Another Big Loser Gets the 'Green' Light

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During the making of An Inconvenient Truth I met an eco-activist brainiac who approached green issues with the efficiency and logic of a mathematician. I tried desperately to hire Lisa Day to be the executive director of my non-profit, Unscrew America, but when I called her last fall she had just taken a job at Twentieth Century Fox as energy initiative manager, heading up their "Cool Change" effort to reduce greenhouse gases. I thought, What is the Queen of Green going to do at a large company like that?

Plenty, it turns out. The changes Lisa has made in the six months since she started at Fox are numerous, too many to list here, but I do want to share some of the very simple moves she made that could easily be implemented at advertising agencies—ideas that could also be passed on to clients. These are changes that have been made at a corporate level and in all cases, once the numbers were crunched and the savings demonstrated, there were no barriers to implementing them.

My favorite is the automatic computer shutdown that Lisa developed with the IT department. At 10pm if your computer is still on, a little message flashes asking you if you are still working. If you're unlucky enough to be working at that time of night, the computer will periodically keep asking you this question until 4am. If at any time you do not respond, an automatic shutdown is implemented. I'm not free to release the exact numbers, but between Fox's Los Angeles campuses and Fox Australia, the savings in the first year alone approached $500,000. The cost cutting is being further extended with new equipment standards and server virtualization, a process of consolidating workloads onto smaller numbers of machines, resulting in reduced energy costs as well as less hardware.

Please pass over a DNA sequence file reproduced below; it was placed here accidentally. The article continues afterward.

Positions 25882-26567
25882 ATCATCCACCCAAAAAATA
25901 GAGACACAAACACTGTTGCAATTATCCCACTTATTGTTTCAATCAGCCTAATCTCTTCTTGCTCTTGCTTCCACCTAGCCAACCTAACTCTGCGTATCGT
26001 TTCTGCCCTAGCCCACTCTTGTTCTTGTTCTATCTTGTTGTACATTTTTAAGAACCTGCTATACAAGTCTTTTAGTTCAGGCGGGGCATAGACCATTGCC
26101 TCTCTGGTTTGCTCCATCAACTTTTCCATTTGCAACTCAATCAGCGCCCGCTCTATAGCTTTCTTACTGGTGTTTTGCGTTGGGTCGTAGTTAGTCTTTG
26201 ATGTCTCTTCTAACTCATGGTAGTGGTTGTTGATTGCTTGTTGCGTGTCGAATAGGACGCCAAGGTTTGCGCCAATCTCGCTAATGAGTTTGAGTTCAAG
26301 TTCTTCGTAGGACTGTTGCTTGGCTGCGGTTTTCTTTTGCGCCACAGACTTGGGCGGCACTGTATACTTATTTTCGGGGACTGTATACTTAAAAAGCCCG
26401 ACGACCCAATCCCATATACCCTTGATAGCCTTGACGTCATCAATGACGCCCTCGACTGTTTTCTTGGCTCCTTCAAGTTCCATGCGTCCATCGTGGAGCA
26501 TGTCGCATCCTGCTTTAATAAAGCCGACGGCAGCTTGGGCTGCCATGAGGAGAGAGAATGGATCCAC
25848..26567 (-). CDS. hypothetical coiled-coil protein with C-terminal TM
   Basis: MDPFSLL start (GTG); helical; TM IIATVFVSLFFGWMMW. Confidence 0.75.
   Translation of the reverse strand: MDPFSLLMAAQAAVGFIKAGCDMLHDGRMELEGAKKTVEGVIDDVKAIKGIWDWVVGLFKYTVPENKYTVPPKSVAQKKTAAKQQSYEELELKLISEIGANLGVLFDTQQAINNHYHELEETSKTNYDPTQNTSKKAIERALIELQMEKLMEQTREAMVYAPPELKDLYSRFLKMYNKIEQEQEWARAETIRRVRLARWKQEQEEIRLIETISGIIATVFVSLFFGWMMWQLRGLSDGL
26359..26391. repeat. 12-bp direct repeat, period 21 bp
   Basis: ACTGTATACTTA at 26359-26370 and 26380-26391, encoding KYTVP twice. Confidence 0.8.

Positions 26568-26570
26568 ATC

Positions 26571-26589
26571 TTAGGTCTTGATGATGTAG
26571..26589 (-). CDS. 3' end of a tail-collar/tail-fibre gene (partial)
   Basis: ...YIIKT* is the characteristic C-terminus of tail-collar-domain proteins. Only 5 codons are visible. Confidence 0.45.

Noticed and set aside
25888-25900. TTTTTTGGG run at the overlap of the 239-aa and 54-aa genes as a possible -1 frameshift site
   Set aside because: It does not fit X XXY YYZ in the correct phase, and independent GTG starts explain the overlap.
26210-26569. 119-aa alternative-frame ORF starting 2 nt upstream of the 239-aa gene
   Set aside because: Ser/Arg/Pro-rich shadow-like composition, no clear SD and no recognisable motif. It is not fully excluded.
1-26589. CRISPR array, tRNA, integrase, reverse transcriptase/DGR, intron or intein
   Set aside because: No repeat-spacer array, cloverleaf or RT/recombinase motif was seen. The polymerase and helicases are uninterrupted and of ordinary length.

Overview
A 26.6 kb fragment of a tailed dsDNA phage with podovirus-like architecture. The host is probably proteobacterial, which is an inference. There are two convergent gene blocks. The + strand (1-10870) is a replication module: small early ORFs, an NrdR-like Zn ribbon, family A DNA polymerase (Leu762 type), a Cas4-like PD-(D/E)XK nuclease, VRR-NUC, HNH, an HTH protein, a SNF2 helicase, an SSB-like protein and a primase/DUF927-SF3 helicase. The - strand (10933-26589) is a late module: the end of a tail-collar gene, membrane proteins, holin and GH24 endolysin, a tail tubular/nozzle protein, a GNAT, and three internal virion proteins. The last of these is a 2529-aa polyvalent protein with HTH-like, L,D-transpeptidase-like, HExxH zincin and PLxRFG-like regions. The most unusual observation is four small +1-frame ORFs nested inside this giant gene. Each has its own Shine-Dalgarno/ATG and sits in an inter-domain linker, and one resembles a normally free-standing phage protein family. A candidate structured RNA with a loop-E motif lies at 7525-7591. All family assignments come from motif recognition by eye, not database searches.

Another easy one was abandoning water bottles. At Fox, large five-gallon Arrowhead-type water stations were set up and reusable mugs and water bottles were passed out. Today, they are exploring water filtration for the sinks, a process that will reduce waste even further—not to mention help filter out contaminants. For those of you who have seen the new studies on pharmaceutical drug trace residue in tap water, good filtration will make you feel better about drinking it.

All production and general offices use recycled paper, catering guidelines were set up that include recycling waste, buying locally grown food whenever possible and all meats are organic and fish is line caught, not farm-raised. Employees receive rebates for purchasing or leasing hybrid vehicles as well as rebates for taking public transport that make the bus practically free. Carpools also get preferential parking, which if you've been on the Fox lot, can save quite a bit of time.

And, of course, they did a lighting overhaul that will pay for itself in 17 months, replacing almost 1000 incandescent light bulbs with CFLs, traditional fluorescent fixtures with higher efficiency fixtures and the lighting in exit signs with LED units, just to name a few examples.

Every time I ask Lisa if she met with any resistance, she says the approval process involves numbers, and the numbers always go down. Virtually everything she has tried has made financial sense so the initiatives get approved. And Lisa and others at Fox take things one step further and request that many of their suppliers follow these same initiatives.

I'm thinking agencies can do the same with their clients. See what you can "green" light at your own company and be a carbon loser, too.
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